- An estimated 97% completed Big Blue (with 15,000 more stamps in the album) was offered for $30,000 by Dr. Robert Friedman & Son's for the 102nd sale- Lot 337- May 27, 2013.

- Kelleher Auction Sale 628 Jan 25-27, 2012, 1840-1940 3 volume International (many duplicates and additions) BB sold for $21,240.

- The Harmer-Schau auction of Jan 11-13, 2013 offered a "nearly complete" BB- sold for $18,100.

Bud’s collection is more comprehensive than mine, so I was quite interested in bidding on these BB country lots. Consequently, I followed every lot, and bid on some of them.

Here are my observations and opinions about the sale.....

     Bud’s  BB country lots on eBay were wildly popular, and he received many bids. This certainly is good news, as it appears that WW classical era collecting is alive and well.

     The lots attracted a few bidders that bid on many of the lots- and seemed to be not afraid to bid high. In fact, my impression is some of the bids exhibited “irrational exuberance” with little regard for actual CV.  As I had put together a BB checklist- which is available here-, I generally was aware which/how many stamps in a lot had a CV over $10. And, I was aware that BB tends to provide spaces for inexpensive stamps, while not providing many spaces for more expensive stamps. But, it appears, that some bidders were unaware of this, or perhaps, that didn’t matter to them.

      One should not underestimate the psychological power on a stamp collector when viewing a full page of stamps in a BB album!
I suspect a more comprehensive album, but with more empty spaces might not have done as well.  This is a clear argument to house a WW collection in a "filled" BB album, as the financial yield, I believe, will be higher. (I may need to rethink my Steiner album approach. ;-)

     Selling by country lots is a good strategy. It permits many more bidders to get in on the action at an acceptable price for them. Selling a full BB in total would allow only the well- financed (dealers?) to purchase, and the overall price yield, in my view, would have been less. Selling individual stamps or small issue lots would have been more labor intensive, and, as BB tends to not have many stamps (1%?) above CV $35, not all that useful.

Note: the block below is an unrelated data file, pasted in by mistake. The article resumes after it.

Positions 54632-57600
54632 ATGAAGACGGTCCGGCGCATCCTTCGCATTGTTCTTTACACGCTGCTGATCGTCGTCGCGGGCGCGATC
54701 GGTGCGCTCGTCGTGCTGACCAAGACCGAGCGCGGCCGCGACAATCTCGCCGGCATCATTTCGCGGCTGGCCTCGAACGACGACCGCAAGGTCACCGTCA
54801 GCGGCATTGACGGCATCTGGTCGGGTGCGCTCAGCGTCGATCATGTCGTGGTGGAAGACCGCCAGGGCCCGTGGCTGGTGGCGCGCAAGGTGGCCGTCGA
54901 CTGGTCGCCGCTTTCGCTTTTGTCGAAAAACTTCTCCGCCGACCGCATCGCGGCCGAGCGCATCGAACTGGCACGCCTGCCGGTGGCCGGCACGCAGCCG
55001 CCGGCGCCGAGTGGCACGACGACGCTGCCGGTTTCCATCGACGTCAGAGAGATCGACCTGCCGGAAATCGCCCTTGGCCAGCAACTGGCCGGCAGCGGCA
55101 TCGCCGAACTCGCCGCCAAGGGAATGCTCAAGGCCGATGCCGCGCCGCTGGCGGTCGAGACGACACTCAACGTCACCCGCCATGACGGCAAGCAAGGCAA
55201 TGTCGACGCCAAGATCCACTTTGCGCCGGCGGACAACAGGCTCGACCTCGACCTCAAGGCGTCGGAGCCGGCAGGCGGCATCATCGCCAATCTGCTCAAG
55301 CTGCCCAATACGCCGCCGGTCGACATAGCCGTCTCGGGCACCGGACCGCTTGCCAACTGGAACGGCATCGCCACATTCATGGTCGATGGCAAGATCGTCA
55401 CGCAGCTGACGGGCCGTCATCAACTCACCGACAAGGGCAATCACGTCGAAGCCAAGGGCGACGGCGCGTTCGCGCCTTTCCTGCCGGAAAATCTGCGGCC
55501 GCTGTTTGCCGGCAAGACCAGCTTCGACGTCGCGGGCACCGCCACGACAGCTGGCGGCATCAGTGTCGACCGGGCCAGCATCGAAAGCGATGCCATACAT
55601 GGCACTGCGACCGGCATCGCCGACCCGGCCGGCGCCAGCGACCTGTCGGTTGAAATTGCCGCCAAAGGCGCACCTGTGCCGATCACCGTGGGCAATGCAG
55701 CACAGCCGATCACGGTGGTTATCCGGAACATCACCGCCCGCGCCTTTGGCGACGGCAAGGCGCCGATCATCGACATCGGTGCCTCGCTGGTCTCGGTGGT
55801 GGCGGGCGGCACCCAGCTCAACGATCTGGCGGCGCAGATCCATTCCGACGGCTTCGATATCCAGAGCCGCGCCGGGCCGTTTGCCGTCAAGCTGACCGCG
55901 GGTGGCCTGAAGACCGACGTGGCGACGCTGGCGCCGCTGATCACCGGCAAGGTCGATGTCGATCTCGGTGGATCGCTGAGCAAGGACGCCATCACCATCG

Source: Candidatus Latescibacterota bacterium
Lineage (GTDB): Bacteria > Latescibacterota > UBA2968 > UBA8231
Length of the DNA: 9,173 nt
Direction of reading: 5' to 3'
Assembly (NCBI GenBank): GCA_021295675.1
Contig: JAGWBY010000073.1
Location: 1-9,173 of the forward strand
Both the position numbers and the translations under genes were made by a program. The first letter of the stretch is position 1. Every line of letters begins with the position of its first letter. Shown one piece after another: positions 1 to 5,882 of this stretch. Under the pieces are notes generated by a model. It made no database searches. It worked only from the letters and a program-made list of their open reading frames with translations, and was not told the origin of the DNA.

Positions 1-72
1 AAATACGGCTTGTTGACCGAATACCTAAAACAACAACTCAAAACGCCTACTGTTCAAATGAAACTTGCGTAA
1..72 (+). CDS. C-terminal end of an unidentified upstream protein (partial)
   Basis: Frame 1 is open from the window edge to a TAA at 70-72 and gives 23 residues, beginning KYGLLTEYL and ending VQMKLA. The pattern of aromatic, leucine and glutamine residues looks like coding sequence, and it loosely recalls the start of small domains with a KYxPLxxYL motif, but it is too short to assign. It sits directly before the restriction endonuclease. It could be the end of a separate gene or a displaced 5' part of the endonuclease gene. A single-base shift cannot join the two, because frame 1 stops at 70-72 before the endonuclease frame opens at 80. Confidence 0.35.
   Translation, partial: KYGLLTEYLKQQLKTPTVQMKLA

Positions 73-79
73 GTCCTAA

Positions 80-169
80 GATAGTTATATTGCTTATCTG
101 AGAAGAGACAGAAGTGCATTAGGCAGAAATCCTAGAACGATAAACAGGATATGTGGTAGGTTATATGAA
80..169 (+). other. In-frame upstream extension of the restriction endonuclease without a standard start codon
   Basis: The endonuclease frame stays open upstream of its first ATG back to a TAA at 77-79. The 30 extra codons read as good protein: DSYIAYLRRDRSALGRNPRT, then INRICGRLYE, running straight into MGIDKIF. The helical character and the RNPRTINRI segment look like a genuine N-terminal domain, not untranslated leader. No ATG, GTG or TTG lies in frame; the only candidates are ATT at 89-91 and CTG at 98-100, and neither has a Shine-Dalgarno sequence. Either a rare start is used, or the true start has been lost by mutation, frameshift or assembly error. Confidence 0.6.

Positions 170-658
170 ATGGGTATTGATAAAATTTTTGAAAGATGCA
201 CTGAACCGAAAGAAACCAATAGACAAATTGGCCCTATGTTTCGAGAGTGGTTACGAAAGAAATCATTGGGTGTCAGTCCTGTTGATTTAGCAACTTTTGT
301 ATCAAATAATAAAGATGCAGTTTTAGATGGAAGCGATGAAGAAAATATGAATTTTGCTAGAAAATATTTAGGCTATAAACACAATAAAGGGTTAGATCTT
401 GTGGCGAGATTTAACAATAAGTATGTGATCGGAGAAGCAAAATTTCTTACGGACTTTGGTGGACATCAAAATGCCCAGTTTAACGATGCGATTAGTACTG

* As I have some 28,000+ stamps in my virtual BB. I couldn't bid on country lots with the same level of  vigor as someone who could use more of the stamps for their own collection. 

     Because of the generally high prices the country lots were yielding, I found I bid on fewer lots than I would have preferred. But bid I did…and aggressively! With that strategy, I was successful about 1/3 of the time.


Colombia 1917 Scott E1
   What about the lots I did receive?  I was very pleased with the stamps, as they were as they appeared, with very few faults.
   
    I did pick up the 1917 Colombia Scott E1 Special Delivery stamp. It has a reputation of being difficult to acquire. There is a space for it in the BB 40s editions, but it was dropped in the '69 edition.

The "Filling Spaces" blog from (2009 post) discusses this stamp.

Congratulations to Bud on this outstanding sale!

   Note: All the scan images of BB country pages were originally posted on eBay, and were part of Bud's collection that he was marketing.

   Comments appreciated!

Reunion